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Re: BOLT TORQUE/TENSION RELATIONSHIP

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>There is NO direct correlation between the torque applied to tighten a 
>fastener and the tension generated in the fastener (or the clamp load 
>generated in the connection.) 
This is a little bit of an over-simplification. Saying that there's no 
understanding of why a torque wrench produces a pre-tension in a bolt 
denies a lot of very effective and useful service experience and would be 
flat out not true. OTOH, saying that  the determination of tension from 
torque requires field experience and some measurements is right on. The 
bugger is friction. The basis for the torque tension relationship 
includes a simplified approach to friction and how it changes over time. 
I claim that there _is_ a relationship and a useful one between torque 
and tension, but that the physics is complicated enough so an engineer 
needs to know just what the hell he's about. The same thing is true in 
such commonly used techniques as  concrete prestressing and response 
spectrum analysis. If it weren't true, David's lab would have no reason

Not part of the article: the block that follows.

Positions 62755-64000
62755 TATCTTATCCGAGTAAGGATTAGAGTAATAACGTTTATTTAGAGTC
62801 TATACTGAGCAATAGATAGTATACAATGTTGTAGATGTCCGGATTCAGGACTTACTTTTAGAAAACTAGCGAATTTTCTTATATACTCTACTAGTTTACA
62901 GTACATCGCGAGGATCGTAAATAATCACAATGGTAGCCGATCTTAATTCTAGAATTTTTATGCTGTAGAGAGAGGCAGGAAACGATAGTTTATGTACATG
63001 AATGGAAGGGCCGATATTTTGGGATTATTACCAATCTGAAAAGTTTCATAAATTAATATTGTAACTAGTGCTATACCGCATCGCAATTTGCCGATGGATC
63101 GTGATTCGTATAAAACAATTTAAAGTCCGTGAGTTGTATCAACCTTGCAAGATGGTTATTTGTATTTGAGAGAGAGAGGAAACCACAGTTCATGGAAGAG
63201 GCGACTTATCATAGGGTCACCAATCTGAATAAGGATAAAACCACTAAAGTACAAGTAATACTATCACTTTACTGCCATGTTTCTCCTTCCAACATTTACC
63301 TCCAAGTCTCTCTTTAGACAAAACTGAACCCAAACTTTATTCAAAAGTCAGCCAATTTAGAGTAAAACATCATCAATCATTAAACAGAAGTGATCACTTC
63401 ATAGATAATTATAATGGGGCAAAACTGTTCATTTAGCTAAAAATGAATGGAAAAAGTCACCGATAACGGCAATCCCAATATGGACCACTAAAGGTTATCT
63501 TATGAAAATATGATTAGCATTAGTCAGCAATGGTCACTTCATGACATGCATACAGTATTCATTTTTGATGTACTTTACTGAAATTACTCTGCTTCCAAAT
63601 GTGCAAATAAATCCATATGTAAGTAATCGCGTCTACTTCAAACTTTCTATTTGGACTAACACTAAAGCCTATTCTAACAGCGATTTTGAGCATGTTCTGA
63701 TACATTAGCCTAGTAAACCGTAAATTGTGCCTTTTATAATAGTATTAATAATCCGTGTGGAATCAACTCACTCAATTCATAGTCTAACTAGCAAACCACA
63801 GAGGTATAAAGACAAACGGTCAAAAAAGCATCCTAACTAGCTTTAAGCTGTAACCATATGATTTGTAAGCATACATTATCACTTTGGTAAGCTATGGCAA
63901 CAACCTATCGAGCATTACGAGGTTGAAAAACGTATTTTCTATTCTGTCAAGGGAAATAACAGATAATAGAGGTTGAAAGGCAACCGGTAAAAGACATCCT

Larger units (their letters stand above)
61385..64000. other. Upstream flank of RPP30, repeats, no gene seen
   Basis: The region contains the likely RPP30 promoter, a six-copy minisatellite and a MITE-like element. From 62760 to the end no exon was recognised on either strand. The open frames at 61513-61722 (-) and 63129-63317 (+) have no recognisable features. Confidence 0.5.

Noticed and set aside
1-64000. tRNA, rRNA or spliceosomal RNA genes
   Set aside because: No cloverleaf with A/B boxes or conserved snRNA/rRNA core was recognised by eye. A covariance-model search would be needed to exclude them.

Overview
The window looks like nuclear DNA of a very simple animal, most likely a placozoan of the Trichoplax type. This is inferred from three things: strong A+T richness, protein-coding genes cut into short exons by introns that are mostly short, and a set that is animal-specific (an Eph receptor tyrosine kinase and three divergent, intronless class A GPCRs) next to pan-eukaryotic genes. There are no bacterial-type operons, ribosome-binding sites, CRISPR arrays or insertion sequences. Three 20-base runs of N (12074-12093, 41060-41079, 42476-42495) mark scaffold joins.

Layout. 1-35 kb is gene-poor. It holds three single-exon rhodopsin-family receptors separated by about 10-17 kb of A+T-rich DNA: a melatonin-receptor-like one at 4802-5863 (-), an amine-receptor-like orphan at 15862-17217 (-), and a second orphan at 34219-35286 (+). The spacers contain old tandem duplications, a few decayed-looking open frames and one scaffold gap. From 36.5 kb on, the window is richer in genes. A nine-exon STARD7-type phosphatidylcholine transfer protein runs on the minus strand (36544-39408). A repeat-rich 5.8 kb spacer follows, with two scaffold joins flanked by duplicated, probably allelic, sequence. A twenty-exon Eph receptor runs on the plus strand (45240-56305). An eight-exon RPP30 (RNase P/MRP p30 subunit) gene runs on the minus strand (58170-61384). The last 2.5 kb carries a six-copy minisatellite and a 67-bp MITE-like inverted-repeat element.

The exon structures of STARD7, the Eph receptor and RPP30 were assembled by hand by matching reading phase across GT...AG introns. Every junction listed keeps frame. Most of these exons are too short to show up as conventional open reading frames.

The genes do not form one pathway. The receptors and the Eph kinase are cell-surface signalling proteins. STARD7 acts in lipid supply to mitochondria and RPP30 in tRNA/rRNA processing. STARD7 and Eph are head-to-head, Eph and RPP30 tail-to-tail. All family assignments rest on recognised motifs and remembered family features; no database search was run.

to calibrate super-accurate torque wrenches.

The 30% figure for scatter in bolt pre-loading by torque has been around 
for years and isn't a big surprise to people who have been in the biz for 
while. That's just the way friction and fit-up work out. This fact alone 
doesn't invalidate the use of bolt torque specifications. What it does 
invalidate is the quickie-bugger-factor-in a simplified-formula approach 
to engineering design. That's what made me really nervous about the 
original question.

Christopher Wright P.E.    |"They couldn't hit an elephant at
chrisw(--nospam--at)skypoint.com        | this distance"   (last words of Gen.
___________________________| John Sedgwick, Spotsylvania 1864)
http://www.skypoint.com/~chrisw



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